#1
After I tried a Bugera 5-pin footswitch on my Peavey Stereo Chorus' 7-pin input. The chorus on the Peavey won't turn off so I figured I'd try a different footswitch. It started out fine for a minute, then began clicking the channel back and forth rapidly. And then the smoke came. What the heck did I do to my amp?! Thanks
#2
Oh I forgot to introduce myself! I enjoy jazz and I've been playing for about 10 years. But I don't know a thing about music theory lol
#3
your post doesn't make sense, so useful advice would be near impossible. like how can you use a 5 pin footswitch on a 7 pin input. and how could this ever cause an amp to meltdown (as the switching system should only effect a few relays). using my limited knowledge of amps i would guess your meltdown had nothing to do with the footswitch
punk isn't dead, it's always smelled that way.

"A perfection of means, and confusion of aims, seems to be our main problem."
-ae
#5
Quote by gumbilicious
your post doesn't make sense, so useful advice would be near impossible. like how can you use a 5 pin footswitch on a 7 pin input. and how could this ever cause an amp to meltdown (as the switching system should only effect a few relays). using my limited knowledge of amps i would guess your meltdown had nothing to do with the footswitch

This.
Like how do you put a 5 pin connector on a 7 pin connector without breaking something?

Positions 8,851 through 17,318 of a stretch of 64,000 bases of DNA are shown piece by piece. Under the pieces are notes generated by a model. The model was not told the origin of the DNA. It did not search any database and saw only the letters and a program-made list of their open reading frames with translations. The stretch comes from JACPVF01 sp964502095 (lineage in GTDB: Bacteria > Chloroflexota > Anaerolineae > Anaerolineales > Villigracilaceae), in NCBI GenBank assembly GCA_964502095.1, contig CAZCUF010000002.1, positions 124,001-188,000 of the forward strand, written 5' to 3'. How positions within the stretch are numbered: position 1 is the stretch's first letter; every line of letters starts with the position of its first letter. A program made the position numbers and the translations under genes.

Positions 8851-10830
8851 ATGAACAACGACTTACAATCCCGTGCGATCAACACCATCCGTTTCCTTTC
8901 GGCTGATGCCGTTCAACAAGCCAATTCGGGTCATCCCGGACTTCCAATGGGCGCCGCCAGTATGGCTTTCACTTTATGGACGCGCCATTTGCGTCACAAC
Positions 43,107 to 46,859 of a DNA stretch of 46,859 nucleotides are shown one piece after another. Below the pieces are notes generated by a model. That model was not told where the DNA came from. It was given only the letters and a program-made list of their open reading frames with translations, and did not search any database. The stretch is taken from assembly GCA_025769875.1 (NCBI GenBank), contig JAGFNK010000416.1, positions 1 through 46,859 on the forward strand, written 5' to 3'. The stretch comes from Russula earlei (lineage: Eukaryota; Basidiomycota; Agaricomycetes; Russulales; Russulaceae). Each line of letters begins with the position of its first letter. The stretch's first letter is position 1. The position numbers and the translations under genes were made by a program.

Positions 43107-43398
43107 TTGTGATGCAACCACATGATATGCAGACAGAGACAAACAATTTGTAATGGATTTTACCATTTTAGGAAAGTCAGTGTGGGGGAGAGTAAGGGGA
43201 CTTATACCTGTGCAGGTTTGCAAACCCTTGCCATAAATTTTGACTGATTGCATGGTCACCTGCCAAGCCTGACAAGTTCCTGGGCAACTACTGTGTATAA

As far as making the amp smoke?
Easy answer.
A lot of those foot switches work by shorting 2 or more of the pins together (Unless its MIDI).
Putting a 5 pin Bugera foot switch connector to a Peavey 7 pin connector, who knows what the hell its shorting together inside the amp?
You could be pushing a power signal through a relay's latching connections.
Or a power signal straight to ground, or any of a number of locations.
Probably not a good thing.

Like on my Vox, the Tremolo/Reverb switch cable has DC going through it (otherwise, how would it light up the LEDs in the foot switch?).
It uses a stereo cable.
One conductor for the tremolo, one conductor for the reverb, and one is ground.
If I were to wire it so that the tremolo trigger connected to the reverb trigger instead of ground, it would probably fvck something up.

Conclusion:
You fried something inside your amp.
Most likely a relay or 2.


Edit:
Wild, slightly educated guess here....
The Peavey expects a momentary connection to activate whatever its activating (Assumption).